Let us Ramble: Stillness and Listening

One of the many tools in my toolbox is the book “A Guide to Prayer for Ministers and Other Servants” which was edited by Reuben Job and Norman Shawchuck. The following quote was a part of this week’s readings and it is from “Spirituality for Ministry” by Urban T. Holmes III.

“Many persons, ordained or not, live in a fairly constant state of noise, with their unresolved past and the uncertain present breaking in on them. They lack a still center and it is only for such a quiet point that we can listen attentively. When I was in my first parish, which was located in the middle of the city, a constant stream of indigents came through. One came into my office and wanted to tell me his story. I sat as if to listen but was deeply troubled inside over some issue now long forgotten. I remember I was fiddling with a pencil. The man stopped his story, looked at me and said, ‘Young Father, the least you can do is listen.’ He was right. There was no still center in me.”

I find this quote to be inspiring. If you come by my door on any given day you might catch me at prayer. When I’m praying in my office I hang up a blue poster I had made over my office door’s window. It looks like this…

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The quotes I put on that door-hanger are there with great intention. The Henri Nouwen quote always catches me in much the way that the quote from the Guide catches me. Nouwen was right–a life without that quiet center can easily become very destructive.

I don’t know Father Holmes myself, but I would wager to bet that he would tell you that his inability to focus himself into stillness did damage that day. I know that there have been moments when my inability to find that silent and still place led to great destructiveness. Sometimes that destructiveness came out of a place of violent response without care and sometimes that destructiveness came out of a place where I was unable to respond with intentionality instead of reactivity. The fact of the matter is that a lack of stillness made me unable to be the person I needed to be in those moments.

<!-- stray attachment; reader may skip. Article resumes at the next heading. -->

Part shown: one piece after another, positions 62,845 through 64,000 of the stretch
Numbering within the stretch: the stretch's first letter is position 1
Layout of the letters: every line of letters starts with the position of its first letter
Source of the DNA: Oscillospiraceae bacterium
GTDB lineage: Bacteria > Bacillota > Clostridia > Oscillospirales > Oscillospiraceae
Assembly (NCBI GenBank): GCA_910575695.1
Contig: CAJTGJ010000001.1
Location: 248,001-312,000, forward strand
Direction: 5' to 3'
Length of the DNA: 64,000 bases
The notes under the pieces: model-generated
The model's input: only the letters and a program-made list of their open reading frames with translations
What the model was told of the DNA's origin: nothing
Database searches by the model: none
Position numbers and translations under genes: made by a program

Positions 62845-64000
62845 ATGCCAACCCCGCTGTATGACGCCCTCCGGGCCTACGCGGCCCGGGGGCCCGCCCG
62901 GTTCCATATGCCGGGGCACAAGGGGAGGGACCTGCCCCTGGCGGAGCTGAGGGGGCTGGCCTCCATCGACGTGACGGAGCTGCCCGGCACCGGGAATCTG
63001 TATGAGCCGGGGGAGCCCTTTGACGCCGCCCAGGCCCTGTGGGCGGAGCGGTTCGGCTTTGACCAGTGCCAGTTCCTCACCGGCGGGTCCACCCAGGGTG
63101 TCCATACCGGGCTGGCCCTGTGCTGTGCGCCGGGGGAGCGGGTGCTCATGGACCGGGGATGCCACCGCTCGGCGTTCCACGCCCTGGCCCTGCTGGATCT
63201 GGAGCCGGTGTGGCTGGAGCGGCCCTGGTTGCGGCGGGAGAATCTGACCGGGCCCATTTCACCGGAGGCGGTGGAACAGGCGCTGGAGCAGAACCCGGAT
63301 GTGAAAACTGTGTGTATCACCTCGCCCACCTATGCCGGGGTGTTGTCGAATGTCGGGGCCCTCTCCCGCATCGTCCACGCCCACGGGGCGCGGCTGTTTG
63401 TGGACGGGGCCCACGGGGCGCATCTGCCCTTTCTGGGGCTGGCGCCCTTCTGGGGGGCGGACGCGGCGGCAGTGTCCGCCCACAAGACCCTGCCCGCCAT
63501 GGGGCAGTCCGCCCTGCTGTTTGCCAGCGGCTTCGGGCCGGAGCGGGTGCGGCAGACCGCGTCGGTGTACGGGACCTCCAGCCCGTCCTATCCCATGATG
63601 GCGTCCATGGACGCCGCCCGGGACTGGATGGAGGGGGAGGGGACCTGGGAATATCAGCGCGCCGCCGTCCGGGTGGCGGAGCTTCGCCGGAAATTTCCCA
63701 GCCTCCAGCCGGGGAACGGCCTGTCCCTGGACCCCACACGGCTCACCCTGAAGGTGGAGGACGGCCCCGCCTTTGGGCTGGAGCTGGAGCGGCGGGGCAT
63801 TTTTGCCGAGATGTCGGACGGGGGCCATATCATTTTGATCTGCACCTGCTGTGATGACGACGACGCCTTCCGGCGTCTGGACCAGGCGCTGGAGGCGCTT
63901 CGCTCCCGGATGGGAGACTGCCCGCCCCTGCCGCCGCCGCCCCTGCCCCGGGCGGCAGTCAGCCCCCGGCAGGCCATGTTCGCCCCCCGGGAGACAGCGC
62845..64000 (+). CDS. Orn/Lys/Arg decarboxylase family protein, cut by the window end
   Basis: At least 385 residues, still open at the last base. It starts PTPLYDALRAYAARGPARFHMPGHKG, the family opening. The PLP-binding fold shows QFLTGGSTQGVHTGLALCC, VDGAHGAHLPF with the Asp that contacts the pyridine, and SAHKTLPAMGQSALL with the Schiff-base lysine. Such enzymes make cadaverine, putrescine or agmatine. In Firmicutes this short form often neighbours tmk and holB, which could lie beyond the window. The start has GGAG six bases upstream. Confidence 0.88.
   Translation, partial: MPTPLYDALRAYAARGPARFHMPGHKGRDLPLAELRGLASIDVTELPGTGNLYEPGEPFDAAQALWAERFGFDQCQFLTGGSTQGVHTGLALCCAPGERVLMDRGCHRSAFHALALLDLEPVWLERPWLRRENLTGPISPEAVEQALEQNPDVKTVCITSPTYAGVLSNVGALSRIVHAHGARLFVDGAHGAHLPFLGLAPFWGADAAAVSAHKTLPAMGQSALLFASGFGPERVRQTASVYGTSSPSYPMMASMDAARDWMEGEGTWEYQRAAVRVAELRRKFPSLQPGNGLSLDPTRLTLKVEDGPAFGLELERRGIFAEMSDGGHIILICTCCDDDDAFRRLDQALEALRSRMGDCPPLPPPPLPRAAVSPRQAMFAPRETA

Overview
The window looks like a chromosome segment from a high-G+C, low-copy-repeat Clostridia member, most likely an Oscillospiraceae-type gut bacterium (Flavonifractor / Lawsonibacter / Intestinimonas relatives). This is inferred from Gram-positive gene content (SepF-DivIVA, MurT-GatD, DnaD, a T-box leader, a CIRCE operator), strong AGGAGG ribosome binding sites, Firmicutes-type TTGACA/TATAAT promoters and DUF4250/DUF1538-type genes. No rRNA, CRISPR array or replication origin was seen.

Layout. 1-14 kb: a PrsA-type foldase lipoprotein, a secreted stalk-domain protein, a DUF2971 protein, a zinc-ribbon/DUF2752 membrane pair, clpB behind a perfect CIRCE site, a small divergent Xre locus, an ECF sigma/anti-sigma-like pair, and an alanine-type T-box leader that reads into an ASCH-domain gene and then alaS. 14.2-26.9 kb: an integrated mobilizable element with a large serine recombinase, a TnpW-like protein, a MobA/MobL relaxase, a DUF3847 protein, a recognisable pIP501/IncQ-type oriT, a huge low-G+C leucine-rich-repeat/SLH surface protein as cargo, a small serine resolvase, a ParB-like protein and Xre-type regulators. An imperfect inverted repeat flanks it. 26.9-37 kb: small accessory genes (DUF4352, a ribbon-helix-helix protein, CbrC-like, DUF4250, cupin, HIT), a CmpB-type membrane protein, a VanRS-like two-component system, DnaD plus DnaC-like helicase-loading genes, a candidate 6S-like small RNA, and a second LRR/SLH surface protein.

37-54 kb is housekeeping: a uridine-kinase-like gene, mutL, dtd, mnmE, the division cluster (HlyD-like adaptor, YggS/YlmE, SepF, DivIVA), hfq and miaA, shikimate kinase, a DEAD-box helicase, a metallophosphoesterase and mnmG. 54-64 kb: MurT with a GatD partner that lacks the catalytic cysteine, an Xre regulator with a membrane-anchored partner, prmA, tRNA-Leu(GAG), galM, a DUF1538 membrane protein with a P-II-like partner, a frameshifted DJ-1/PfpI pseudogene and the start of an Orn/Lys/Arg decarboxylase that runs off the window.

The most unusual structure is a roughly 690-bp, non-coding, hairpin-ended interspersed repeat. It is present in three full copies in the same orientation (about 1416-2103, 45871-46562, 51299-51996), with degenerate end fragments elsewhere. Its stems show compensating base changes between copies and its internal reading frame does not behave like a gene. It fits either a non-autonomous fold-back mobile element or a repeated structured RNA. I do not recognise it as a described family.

Of course it isn’t easy to enter into that stillness. In the book Spiritual Disciplines Handbook by Adele Calhoun, the following quote on silence always strikes me as true:

“In quietness we often notice things we would rather not notice or feel. Pockets of sadness or anger or loneliness or impatience begin to surface. Our own outer agenda looms larger than our desire to be with God in silence. And as the silence settles in and nothing seems to be happening, we often struggle with the feeling that we are wasting time. Everything we notice in this struggle can become an invitation to prayer. Like a can opener, the silence opens up the contents of our heart, allowing us deeper access to God than we experience at other times. As we remain in the silence, the inner noise and chaos will begin to settle. Our capacity to open up wider and wider to God grows. The Holy One has access to places we don’t even know exist in the midst of the hubbub.”

I am betting that Father Holmes found a bit of himself on that day when he was unable to find stillness, but I wonder what depths could be achieved if he had the presence of mind to enter into stillness before listening.

I often find myself in a completely different place if I slow myself before I enter into deep conversation. The stillness I find in silence can enable me to listen to others while being aware of what is in my own silence.

When talking to a pregnant mother I might easily be distracted into talking about what it would feel like to become a father again. Thankfully my own periods of stillness have revealed a desire in me to want to change that particular subject to revolve around my family. As a result I can actively resist my own temptation. The same is often true when I enter into conversations around rough childhoods, difficult relationships, and forgiveness. It is in learning to be still and silent that I have become a better person when it comes to having conversation with others about their lives.

In truth, silence is never especially easy, but it has many benefits. What challenges do you see to silence in your life? Does the inability to find that still center affect the way that you go about life?

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